Don’t get me wrong, there are valid issues and complaints about the game. Whenever you add in such a large human element there are going to be problems that arise. However, it is how you deal with those problems, the path that you follow, that dictates whether or not you’ve taken a bite of the bitter fruit. Debate is fine, but continually stoking the flames on any possible issue simply because you can or refusing to participate in attempts to correct issues that you automatically claim or deem unworthy of you does NOT make you a better player or a person. Also, using the pro/con of an issue to simply further the con side is a bit of cheap move.

It is really easy to fall in to the trap. Getting back out of it can be more challenging. You can either be part of the problem, or part of the solution. Stoke the fire, or put it out. I, personally, would rather be part of the solution. When I thought I was falling in to this pattern, I took a step back. No posting for several months and a bit of a break from plot and events. Seriously, instead of everyone posting 3-4 things that they hate about NERO or are what they deem "major problems", why not post something GREAT about NERO that can be made even better? Things that YOU are going to help make better. There are very few things, if ever, that don't have a solution.

And really, are the problems THAT major? Or do you make them that major because you can? You can either play a game with rules or play the rules. Think of what you could do if you dedicate all those posts and angry words in to something actually helpful. Think about what it could do for your blood pressure.

Why did I write this? My husband pointed out to me last night that he often avoids bringing up NERO to me because I get so upset. And I realized that I was thhiiiiiiiiis close to taking a bit of the bitter fruit—but I managed to catch myself just in time to have a fantastic chat with Ritchie about plot for the upcoming Lumberton four-day extravaganza. So, in closing, ask yourself --- how close are you to taking a bite of the bitter fruit?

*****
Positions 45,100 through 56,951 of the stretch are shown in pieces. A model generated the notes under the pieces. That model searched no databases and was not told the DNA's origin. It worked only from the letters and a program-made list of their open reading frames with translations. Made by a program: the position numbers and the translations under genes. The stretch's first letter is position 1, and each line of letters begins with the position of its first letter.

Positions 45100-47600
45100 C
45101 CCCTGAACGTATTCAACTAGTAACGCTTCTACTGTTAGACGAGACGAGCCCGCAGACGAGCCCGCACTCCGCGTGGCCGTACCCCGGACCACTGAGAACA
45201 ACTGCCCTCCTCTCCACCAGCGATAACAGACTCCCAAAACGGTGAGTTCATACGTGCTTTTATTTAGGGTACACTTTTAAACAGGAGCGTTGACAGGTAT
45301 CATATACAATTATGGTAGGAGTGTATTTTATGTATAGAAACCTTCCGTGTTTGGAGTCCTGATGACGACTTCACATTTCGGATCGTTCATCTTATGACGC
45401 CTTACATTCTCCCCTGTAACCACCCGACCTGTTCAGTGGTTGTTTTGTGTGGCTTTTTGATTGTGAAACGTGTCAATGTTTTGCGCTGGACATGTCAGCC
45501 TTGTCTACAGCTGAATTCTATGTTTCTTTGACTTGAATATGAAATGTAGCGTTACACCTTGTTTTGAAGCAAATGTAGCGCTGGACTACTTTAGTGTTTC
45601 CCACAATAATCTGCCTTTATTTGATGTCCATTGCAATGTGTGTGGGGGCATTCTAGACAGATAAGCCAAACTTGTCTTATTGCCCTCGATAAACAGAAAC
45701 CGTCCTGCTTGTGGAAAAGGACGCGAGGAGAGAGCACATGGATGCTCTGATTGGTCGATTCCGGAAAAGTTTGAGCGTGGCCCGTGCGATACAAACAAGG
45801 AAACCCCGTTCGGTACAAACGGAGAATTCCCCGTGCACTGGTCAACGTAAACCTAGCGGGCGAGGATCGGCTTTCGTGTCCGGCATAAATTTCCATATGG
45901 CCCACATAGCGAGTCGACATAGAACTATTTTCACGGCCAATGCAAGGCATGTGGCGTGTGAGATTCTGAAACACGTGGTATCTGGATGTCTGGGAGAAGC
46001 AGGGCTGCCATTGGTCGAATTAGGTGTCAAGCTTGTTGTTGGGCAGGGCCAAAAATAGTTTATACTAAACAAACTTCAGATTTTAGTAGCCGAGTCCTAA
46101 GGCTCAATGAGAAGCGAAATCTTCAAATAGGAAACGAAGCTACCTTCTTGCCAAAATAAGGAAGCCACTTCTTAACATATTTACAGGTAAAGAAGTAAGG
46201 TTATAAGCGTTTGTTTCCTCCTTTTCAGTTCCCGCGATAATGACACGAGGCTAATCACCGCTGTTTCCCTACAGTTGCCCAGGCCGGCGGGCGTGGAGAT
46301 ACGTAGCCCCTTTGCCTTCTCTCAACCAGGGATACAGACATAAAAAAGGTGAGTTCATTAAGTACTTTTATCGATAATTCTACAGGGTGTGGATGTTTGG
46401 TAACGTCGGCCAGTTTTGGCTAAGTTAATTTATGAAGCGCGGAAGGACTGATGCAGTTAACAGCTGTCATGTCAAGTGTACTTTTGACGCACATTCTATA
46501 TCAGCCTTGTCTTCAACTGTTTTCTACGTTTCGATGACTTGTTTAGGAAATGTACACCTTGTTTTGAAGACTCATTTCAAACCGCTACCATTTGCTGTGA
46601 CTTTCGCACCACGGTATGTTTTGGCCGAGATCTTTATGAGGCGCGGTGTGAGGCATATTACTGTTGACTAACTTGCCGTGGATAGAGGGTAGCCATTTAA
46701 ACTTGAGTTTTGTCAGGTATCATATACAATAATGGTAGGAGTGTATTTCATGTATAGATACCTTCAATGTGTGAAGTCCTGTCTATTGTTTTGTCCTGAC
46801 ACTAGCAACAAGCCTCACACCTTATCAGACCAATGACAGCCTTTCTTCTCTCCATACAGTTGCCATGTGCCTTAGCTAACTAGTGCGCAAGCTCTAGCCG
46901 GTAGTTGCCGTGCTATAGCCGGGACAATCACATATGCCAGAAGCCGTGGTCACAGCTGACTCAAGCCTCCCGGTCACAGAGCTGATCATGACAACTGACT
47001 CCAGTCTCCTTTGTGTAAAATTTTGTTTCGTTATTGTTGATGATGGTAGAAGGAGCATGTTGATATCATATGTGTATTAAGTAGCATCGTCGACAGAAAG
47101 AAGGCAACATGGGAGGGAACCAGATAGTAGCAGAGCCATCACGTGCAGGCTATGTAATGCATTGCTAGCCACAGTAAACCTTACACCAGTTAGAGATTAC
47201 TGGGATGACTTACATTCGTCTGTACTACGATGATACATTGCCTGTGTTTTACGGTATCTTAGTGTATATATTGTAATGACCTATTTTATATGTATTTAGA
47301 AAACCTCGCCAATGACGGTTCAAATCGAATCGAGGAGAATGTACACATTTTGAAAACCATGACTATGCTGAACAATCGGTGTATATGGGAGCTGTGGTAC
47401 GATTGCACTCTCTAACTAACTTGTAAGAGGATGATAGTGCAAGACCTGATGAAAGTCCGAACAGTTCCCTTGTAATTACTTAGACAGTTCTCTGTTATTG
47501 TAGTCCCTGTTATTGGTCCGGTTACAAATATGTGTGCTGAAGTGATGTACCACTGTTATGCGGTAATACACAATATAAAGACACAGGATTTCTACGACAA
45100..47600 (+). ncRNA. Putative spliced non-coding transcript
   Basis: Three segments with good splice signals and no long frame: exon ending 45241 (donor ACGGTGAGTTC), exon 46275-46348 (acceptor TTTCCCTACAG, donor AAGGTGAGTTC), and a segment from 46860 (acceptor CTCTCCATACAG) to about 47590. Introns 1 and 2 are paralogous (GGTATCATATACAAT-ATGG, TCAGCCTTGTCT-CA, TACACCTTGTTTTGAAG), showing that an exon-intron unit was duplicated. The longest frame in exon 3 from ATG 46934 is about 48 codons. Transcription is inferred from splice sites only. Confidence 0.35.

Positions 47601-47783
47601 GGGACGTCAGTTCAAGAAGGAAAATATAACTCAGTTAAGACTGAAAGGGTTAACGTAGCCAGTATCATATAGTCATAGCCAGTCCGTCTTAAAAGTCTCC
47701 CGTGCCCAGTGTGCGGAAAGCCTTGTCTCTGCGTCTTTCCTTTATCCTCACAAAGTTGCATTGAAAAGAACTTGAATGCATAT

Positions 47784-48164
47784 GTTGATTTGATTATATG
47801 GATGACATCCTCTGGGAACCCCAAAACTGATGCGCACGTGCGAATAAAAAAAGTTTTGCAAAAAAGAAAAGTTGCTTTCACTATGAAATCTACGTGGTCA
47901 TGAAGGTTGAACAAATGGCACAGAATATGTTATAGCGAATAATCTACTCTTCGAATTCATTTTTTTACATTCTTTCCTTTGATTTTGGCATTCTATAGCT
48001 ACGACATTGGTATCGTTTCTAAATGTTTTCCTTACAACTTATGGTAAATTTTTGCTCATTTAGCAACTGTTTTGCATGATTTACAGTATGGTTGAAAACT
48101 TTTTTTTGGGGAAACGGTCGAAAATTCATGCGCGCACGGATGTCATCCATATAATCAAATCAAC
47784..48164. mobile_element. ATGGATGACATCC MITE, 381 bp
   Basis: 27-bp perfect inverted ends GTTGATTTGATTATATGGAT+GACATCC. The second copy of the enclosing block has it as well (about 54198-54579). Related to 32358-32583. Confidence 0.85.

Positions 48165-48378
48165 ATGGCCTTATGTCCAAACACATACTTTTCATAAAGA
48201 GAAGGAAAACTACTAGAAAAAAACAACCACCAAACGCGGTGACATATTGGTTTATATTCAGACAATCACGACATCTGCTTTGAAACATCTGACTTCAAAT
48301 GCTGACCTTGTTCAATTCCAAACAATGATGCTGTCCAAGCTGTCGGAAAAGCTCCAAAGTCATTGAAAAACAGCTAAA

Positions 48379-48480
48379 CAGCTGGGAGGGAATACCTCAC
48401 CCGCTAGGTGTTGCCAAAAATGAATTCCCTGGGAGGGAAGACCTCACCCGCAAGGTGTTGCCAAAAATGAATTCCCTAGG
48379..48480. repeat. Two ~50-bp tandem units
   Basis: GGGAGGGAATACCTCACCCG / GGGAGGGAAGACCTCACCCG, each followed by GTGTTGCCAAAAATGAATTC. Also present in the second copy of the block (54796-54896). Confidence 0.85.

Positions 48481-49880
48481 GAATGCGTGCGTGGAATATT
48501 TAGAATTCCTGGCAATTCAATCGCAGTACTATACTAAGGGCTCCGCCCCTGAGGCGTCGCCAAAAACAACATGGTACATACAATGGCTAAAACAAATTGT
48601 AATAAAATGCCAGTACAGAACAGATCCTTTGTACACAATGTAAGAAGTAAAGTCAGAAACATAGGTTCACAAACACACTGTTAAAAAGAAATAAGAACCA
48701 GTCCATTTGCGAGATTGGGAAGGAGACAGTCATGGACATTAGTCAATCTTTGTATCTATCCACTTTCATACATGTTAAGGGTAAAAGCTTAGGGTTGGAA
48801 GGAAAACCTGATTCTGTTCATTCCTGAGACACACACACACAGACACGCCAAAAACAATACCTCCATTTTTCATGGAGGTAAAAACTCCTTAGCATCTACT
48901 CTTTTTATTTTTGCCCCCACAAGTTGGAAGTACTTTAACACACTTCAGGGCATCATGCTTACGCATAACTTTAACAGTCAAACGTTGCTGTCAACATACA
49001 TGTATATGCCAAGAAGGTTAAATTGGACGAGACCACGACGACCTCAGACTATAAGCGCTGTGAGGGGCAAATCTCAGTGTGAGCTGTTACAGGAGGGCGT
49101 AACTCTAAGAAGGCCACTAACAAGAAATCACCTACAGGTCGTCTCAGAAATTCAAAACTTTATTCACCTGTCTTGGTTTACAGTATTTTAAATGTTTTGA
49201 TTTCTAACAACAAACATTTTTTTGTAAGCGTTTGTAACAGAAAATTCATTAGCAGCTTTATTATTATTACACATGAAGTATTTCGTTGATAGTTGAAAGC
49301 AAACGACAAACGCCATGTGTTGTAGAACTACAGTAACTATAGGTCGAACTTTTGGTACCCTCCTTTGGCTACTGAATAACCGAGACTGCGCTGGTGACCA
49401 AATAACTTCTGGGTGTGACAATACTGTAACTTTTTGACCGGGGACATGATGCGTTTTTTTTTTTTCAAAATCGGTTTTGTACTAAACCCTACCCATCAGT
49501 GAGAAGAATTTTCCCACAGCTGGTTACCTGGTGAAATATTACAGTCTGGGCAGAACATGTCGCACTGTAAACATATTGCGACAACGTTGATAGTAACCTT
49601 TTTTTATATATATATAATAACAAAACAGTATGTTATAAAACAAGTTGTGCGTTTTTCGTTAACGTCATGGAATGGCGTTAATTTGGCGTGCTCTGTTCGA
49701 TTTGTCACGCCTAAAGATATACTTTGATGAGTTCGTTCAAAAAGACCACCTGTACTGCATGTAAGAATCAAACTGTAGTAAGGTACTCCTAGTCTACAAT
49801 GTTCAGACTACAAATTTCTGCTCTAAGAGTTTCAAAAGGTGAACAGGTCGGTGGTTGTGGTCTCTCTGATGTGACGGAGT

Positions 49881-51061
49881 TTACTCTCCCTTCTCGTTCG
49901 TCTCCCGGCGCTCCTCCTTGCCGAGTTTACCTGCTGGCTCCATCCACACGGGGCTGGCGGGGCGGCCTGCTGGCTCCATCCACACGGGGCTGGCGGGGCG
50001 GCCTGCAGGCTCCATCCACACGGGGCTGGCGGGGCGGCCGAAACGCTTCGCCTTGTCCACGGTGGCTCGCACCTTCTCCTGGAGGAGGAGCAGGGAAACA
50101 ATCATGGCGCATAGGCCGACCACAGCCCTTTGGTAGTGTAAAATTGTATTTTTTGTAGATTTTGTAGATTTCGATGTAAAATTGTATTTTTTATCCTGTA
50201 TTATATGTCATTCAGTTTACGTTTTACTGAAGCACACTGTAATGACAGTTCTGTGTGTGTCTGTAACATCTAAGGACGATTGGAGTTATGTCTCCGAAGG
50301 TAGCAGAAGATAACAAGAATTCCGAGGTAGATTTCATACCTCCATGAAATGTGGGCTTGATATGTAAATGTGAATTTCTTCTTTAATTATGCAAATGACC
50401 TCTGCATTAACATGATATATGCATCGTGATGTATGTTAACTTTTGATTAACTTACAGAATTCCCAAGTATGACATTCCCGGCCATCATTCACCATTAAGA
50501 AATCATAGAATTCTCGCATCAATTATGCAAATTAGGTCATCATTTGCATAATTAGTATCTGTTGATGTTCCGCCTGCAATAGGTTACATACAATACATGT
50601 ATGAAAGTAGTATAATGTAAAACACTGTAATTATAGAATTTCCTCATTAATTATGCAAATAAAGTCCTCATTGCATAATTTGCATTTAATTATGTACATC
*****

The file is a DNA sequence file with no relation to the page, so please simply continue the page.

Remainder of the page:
11 comments:

  1. Mark Henry ~MariusMay 6, 2011 at 10:52 AM

    Honestly I don't see any positive aspects of the current debate, it's not a conversation taking place in most cases but an argument. In the end more damage will have been done to the game than positive changes imo.

    At the end of the day I want to hang out with fun people and beat things with a sword.

    ReplyDelete
  2. I agree. I've noticed it with a lot of different "issues" lately, not just the rules debate. No one is really "debating" the issue, it is a back and forth.

    Jenn

    ReplyDelete
  3. Great post! You're right, LARPers are a fickle audience. We live in our nostalgia, and the reality never seems to live up to the idealized game we have in our heads.

    From my end, one of the most frustrating things is when I come out with a large document or concept, and people basically just try to pinpoint the one thing that they don't like about it and focus all their energy on that. I think people LIKE to nitpick and they WANT to feel outraged. For many people, it's just a way of making yourself feel smarter.

    ReplyDelete